Maybe the best news for coach Mike Mularkey and the Jaguars is that Jones-Drew is just going to college for a quarter and doesn't plan on missing anything mandatory in the offseason.

``I probably won't train'' in Jacksonville, Jones-Drew said. ``I'm going to train the way I've trained for the last seven years.''

Jones-Drew skipped the entire offseason program in 2012, sitting out training camp and the preseason during a 38-day holdout while looking for a new contract. The Jaguars didn't budge, refusing to renegotiate since he had two years remaining on a five-year deal worth $31.5 million. He made $4.45 million this season and due to get $4.95 million next year.

He said Wednesday he doesn't plan on another holdout.

``We'll see how it goes,'' he said. ``Things could change, though.''

His status for the Patriots could change, too, depending on how his foot responds to Wednesday's workout.

``I will be very surprised if he can go out there and run like we want him to run today,'' Mularkey said. ``I will be very surprised. ... I'm happy he's going to be out there running, making an effort to push that thing and see how it's going to feel.''

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Trotz's future in Washington remains unsettled on eve Stanley Cup Final

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USA TODAY Sports

Trotz's future in Washington remains unsettled on eve Stanley Cup Final

Caps Coach Barry Trotz doesn’t have a contract beyond the Stanley Cup Final, and any potential talks about an extension will wait until the trophy is awarded, GM Brian MacLellan said Friday.

“No,” MacLellan said, asked if a decision on Trotz’s future had been made. “We’re going to address everything after the playoffs are over.”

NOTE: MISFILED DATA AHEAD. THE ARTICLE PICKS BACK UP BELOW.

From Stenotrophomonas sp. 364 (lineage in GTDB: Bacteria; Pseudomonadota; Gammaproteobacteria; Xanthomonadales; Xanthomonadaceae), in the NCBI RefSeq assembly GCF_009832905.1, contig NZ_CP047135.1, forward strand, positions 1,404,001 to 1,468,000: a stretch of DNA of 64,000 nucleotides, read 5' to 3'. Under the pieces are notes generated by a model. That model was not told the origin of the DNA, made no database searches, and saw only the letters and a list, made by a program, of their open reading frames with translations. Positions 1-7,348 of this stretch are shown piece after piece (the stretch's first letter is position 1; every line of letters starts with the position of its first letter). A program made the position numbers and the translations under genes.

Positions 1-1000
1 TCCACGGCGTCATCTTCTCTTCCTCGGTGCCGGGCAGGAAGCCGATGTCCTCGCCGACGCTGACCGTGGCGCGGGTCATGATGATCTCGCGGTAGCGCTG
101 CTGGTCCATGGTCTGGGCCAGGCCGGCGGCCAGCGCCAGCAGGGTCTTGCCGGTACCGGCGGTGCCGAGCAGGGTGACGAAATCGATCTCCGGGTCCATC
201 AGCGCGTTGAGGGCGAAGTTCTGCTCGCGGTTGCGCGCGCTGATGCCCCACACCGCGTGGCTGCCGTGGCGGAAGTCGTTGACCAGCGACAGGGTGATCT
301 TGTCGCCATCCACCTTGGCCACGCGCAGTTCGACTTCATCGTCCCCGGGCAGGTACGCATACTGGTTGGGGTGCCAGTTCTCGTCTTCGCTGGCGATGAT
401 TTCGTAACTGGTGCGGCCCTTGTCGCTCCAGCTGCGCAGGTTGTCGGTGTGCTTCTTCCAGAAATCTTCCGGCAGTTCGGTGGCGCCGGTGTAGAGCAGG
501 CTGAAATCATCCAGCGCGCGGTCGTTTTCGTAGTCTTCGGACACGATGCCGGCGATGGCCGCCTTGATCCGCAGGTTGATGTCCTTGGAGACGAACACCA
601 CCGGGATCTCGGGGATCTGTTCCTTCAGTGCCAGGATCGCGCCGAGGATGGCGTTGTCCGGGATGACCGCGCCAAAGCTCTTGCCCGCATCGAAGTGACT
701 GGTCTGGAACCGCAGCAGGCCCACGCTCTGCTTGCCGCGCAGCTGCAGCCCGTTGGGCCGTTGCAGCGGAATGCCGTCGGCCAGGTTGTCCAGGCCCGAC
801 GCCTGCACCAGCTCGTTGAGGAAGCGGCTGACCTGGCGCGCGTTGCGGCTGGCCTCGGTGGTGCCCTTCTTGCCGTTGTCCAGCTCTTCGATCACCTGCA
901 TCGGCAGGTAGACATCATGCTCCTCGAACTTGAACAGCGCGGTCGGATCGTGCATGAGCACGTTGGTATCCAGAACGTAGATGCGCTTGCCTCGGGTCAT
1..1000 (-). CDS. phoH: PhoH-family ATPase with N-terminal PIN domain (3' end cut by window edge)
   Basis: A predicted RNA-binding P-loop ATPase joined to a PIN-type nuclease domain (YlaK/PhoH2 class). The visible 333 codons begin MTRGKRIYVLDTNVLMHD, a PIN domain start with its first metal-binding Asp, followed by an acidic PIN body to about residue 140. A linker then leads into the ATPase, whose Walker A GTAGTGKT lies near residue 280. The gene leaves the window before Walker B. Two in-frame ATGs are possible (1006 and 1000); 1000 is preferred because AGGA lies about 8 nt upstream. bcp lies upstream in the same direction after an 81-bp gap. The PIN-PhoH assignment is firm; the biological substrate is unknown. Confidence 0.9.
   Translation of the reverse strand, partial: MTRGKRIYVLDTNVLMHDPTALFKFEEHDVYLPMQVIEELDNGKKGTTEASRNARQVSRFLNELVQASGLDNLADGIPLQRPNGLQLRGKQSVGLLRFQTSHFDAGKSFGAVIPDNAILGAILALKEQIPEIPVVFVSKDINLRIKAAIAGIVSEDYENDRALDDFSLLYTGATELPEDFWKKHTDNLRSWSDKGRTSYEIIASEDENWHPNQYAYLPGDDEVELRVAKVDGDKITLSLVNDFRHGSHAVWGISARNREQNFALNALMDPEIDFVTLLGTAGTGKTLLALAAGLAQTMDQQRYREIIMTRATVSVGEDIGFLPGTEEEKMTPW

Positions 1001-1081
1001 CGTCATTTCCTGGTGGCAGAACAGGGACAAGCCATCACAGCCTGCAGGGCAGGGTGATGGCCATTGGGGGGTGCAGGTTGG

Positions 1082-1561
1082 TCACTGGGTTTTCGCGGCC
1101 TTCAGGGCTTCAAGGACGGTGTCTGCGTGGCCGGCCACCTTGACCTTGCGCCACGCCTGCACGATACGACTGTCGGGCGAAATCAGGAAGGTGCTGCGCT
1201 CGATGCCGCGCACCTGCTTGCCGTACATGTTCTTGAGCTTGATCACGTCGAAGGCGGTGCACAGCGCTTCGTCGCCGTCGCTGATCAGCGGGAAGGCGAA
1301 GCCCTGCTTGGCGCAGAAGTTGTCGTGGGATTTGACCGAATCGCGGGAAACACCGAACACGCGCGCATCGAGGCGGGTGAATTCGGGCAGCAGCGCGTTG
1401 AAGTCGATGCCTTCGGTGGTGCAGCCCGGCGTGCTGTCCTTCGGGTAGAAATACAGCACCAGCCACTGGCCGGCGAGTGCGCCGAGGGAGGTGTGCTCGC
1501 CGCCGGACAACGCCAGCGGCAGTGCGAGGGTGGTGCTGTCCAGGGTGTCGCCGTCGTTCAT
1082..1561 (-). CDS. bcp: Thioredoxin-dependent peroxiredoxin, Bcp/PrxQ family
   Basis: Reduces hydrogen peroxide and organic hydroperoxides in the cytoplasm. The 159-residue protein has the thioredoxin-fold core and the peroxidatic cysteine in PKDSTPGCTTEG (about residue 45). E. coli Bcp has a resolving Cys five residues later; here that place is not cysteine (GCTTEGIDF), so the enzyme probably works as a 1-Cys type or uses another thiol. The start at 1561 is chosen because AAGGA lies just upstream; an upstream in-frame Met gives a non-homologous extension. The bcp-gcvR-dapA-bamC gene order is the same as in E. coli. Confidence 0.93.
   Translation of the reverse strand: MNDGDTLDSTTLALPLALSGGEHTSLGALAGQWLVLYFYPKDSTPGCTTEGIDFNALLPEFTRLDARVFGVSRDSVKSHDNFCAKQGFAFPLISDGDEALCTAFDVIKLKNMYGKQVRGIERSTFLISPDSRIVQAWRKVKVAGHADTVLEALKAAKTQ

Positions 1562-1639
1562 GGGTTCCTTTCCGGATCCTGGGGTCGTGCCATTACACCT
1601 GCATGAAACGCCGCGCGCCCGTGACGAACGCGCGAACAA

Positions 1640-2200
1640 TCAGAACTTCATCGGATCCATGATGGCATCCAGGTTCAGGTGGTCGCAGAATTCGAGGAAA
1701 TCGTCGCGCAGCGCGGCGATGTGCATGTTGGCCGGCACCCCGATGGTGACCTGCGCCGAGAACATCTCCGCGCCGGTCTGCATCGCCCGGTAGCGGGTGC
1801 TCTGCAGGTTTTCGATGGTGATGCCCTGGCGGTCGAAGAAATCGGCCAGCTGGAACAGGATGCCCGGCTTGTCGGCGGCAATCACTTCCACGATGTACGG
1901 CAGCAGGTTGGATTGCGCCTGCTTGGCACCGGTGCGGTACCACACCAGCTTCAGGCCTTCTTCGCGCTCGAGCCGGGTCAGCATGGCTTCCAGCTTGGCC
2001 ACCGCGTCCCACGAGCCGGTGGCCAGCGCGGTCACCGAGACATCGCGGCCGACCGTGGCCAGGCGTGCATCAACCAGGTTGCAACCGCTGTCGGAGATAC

Trotz’s four-year contract expires at season’s end.

It’s rare for a head coach to enter a season while in the final year of his deal. But that’s how the Caps decided to handle Trotz’s situation last offseason after another strong regular season performance ended with yet another second round playoff exit at the hands of the Penguins.

It was a suboptimal situation for Trotz, a 55-year-old who ranks fifth all-time in regular season victories but, until this year, had never led any team beyond the conference semifinals.

Despite his lame duck status, all Trotz did was produce his best coaching performance to date. 

Consider:

  • While visiting his son in Russia last summer, Trotz visited Alex Ovechkin in Moscow to discuss the changes he’d like to see the Caps’ captain make to his training and his game.
  • When the Caps reconvened for training camp in September, it was clear there were still some hurt feelings in the locker room. So Trotz and his assistants backed off, allowing some necessary healing to occur.
  • When the team suffered back-to-back blowout losses in Nashville and Colorado back in November, Trotz initiated a tell-it-like-it-is team meeting that many players have pointed to as the turning point of the regular season, which ended with the team’s third straight Metropolitan title.